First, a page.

Persistence Goes the DistanceBy: Jim Clemmer
"Hang in there! is more than an expression of encouragement to someone experiencing hardship or difficulty; it is sound advice for anyone intent on doing good in the world. Whether by leading or prodding others, or improving oneself, or contributing in the thick of things to some larger cause, perseverance is often crucial to success...Much good that might have been achieved in the world is lost through hesitation, faltering, wavering, vacillating, or just not sticking with it."
There are no "success secrets." However, there are success systems, success habits, and success principles applied through discipline and persistence. In a university address on medical education, the 19th century English biologist, Thomas Henry Huxley, advised students, "Patience and tenacity of purpose are worth more than twice their weight of cleverness."
We often think that successful people are those lucky enough to have won the "gene pool." They picked good parents and were born with great talent, intelligence, or natural gifts. But we all know people with talent, perhaps even streaks of genius, who never did much with their abilities. Many people give up just as they're about to achieve success. They often stop digging when they're inches from their vein of gold. Then they decide to prospect for silver, start digging in new places, get discouraged and give up just before they're about to reach their dreams.
Studies of Nobel Prize winners have shown that their intelligence levels are average. However, their tenacity and persistence is well above normal. They hang in there with research and doggedly following a theory long after many of their colleagues have moved on to what look like more promising research paths. The French-born American surgeon and biologist, Alexis Carrel, won a Nobel Prize for his work on vascular ligature and grafting of blood vessels and organs. His research experience led him to conclude, "Life leaps like a geyser for those who drill through the rock of inertia." We aren't losers until we quit trying. As the Japanese proverb teaches, the eventual winners are those who "fall down seven times, get up eight."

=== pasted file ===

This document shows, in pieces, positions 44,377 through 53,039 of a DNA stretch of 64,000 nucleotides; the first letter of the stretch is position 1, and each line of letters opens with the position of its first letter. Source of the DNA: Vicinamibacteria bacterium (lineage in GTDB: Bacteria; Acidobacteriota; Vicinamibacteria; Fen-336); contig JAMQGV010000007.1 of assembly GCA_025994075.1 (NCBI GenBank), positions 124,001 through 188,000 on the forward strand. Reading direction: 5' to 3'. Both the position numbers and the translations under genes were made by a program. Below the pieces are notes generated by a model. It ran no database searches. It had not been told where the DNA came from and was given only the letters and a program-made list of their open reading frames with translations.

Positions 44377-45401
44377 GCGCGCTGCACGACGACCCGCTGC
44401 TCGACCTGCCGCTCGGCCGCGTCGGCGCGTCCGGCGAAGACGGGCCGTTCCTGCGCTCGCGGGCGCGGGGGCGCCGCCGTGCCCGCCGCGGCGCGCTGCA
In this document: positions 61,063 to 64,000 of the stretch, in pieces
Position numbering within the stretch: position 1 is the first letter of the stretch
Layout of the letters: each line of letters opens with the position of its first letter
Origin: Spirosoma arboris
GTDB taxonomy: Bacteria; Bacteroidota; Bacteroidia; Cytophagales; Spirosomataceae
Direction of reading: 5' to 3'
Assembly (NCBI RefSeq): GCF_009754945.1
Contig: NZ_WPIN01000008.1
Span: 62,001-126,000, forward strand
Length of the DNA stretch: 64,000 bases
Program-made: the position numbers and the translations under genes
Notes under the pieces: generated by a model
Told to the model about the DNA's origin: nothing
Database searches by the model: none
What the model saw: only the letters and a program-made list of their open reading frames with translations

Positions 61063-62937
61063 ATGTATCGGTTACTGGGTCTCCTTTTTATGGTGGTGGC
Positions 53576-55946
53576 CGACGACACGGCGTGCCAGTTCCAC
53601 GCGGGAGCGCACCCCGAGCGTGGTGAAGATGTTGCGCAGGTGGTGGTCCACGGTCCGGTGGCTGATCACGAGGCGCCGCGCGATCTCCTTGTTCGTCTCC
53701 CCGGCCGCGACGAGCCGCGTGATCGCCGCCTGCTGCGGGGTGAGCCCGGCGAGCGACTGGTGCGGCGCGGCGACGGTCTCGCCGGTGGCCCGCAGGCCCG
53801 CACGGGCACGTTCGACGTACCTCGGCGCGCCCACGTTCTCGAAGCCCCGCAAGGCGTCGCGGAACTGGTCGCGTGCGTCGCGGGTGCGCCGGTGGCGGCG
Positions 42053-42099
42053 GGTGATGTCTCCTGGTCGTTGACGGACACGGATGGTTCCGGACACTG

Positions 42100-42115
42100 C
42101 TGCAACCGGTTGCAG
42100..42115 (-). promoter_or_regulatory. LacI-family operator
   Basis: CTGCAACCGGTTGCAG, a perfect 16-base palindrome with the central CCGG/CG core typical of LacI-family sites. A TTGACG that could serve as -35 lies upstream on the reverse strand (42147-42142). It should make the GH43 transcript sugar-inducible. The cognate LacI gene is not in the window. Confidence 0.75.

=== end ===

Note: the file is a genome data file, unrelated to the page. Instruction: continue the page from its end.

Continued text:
Facing a journey of a thousand miles or many years of effort can be discouraging. One way to deal with that is breaking it into small, manageable pieces. It's eating that proverbial elephant one bite at a time (Not that I can imagine anyone wanting to eat an elephant; I often wonder about the sadists that comes up with these expressions — skinning cats, boiling frogs, etc?). It's often helpful to move away from looking at the long journey and instead break it into a series of short trips.
Terry Fox, having lost his leg to cancer, embarked on a cross-Canada run called the "Marathon of Hope" to raise money for cancer research. With an artificial right leg, his shuffle-and-hop running style took him about 24 miles per day. I think jogging a few miles in the morning is pretty good. Many people train for months and make a big deal out of running in a single marathon (26 miles). Terry ran close to a marathon a day – with an artificial leg! He managed to run for 143 days and cover 3339 miles from St. John's, Newfoundland to Thunder Bay, Ontario. At that point, cancer was discovered in his lungs and he was forced to abandon his run. A few months later he died. His inspiring legacy continues to this day in annual Terry Fox runs that have raised tens of millions of dollars for cancer research. When asked how he kept himself going out there as exhaustion set in and he had thousands of miles ahead of him, he replied, "I just keep running to the next telephone pole."
© Copyright 2001 The CLEMMER Group
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